The testing of a cyber security system for the classification society Lloyd’s Register has been successfully completed by the Israel-based cyber security specialist Naval Dome on board the container ship Zim Genova, 39,906gt, while she was operational.
The tests, the first of their kind on a vessel in transit, were supervised by the classification society and the bridge systems provider Totem Plus.
The tests were carried out as part of Lloyd’s Register’s initiative to develop cyber security guidelines, and evaluated the Naval Dome system’s ability to defend ships against a variety of cyber-attacks.
Although the Naval Dome system can be installed on multiple ship systems, the tests were confined to a back-up Electronic Chart Display and Information System (ECDIS) to mitigate against the risk of any system or operational failure.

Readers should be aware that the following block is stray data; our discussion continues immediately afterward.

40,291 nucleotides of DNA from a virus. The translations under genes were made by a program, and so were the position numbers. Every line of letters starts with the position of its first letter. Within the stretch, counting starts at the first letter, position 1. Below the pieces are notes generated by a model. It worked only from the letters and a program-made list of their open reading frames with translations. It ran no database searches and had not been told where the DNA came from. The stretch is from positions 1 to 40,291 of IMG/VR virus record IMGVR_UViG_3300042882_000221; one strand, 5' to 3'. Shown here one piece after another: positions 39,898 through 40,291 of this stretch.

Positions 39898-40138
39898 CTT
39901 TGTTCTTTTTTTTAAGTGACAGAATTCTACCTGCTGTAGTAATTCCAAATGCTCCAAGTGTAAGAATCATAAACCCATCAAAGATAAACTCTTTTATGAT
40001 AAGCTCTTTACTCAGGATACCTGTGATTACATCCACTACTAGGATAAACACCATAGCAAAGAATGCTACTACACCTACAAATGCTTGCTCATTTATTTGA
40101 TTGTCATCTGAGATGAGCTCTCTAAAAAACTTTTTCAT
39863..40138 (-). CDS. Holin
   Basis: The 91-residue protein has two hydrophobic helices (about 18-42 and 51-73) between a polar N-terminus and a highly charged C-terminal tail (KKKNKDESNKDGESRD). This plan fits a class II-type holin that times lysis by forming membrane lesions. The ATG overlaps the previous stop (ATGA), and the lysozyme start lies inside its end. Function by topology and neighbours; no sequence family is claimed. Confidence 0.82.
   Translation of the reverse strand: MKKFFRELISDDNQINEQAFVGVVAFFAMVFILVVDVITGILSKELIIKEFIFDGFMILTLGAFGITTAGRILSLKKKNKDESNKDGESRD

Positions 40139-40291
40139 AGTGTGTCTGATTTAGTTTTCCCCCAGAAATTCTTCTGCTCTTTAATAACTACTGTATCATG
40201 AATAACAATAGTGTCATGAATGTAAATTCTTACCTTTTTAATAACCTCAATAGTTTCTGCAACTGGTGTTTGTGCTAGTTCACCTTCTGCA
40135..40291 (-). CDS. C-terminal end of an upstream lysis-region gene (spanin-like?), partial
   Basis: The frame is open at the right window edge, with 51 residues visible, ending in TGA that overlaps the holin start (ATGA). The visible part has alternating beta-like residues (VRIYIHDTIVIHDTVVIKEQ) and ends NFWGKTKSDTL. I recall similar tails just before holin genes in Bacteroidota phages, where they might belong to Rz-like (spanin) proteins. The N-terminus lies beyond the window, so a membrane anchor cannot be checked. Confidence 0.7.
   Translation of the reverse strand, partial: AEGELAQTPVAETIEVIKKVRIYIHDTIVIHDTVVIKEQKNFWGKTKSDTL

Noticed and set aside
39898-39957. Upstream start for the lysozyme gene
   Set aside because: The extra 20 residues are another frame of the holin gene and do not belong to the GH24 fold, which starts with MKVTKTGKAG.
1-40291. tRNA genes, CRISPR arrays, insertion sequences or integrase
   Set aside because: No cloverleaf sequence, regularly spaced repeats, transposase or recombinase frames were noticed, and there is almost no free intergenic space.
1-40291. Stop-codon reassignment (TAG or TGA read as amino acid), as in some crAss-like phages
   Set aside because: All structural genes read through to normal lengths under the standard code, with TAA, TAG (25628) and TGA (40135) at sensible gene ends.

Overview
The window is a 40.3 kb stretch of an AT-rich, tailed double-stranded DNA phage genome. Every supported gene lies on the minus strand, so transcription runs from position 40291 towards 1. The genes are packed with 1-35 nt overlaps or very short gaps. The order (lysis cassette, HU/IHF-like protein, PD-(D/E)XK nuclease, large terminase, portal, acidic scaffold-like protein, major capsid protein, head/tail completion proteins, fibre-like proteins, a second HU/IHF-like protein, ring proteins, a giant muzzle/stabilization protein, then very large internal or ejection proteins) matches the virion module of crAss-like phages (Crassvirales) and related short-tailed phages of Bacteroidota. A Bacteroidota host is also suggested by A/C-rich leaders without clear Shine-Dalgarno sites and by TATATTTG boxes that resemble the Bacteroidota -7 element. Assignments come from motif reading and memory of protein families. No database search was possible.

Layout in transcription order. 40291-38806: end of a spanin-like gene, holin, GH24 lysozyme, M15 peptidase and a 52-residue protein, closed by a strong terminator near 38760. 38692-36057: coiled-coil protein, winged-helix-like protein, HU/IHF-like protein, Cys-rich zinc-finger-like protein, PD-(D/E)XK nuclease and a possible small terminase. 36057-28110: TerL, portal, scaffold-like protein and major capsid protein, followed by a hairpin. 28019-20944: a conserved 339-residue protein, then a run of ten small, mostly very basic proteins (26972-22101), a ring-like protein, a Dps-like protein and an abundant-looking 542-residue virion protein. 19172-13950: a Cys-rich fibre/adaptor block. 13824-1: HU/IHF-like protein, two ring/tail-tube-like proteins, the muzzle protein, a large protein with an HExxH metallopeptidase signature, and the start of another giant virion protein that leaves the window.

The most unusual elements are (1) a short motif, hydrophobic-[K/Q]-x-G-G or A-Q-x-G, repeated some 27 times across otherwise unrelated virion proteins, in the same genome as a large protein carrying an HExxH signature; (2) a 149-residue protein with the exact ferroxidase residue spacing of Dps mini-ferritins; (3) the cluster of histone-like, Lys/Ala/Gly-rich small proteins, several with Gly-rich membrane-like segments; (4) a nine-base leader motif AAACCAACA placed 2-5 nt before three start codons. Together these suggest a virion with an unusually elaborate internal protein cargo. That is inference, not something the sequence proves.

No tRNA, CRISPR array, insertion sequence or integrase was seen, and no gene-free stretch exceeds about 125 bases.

Lloyd’s Register said: “The tests demonstrated the Naval Dome’s ability to thwart rogue and unintended system breaches. This included the detection and alerting of any unapproved media, such as USB sticks, spurious system updates, system anomalies and access by unauthorised personnel.
“During simulated system breaches, at sea and in port, anomalies were quickly detected, with the system alerting the user and shoreside staff: “Cyber Attack! Zim Genova. Call your Captain - one of your GPS sensors is compromised”. Another breach successfully generated the alert: “Cyber Attack! Zim Genova. Call your Captain - anomaly detected in ECDIS map location.”
System reliability was also verified. During the test period, no system faults were detected, there were no system reboots, no noticeable system latency and zero disruption to vessel operations.
The Zim Genova sailed on Nov.13, 2017 from Colombo, Sri Lanka, visiting Port Said, Egypt, before crossing the North Atlantic to New York and Norfolk, Virginia, arriving in Wilmington, North Carolina, on Jan 8 this year.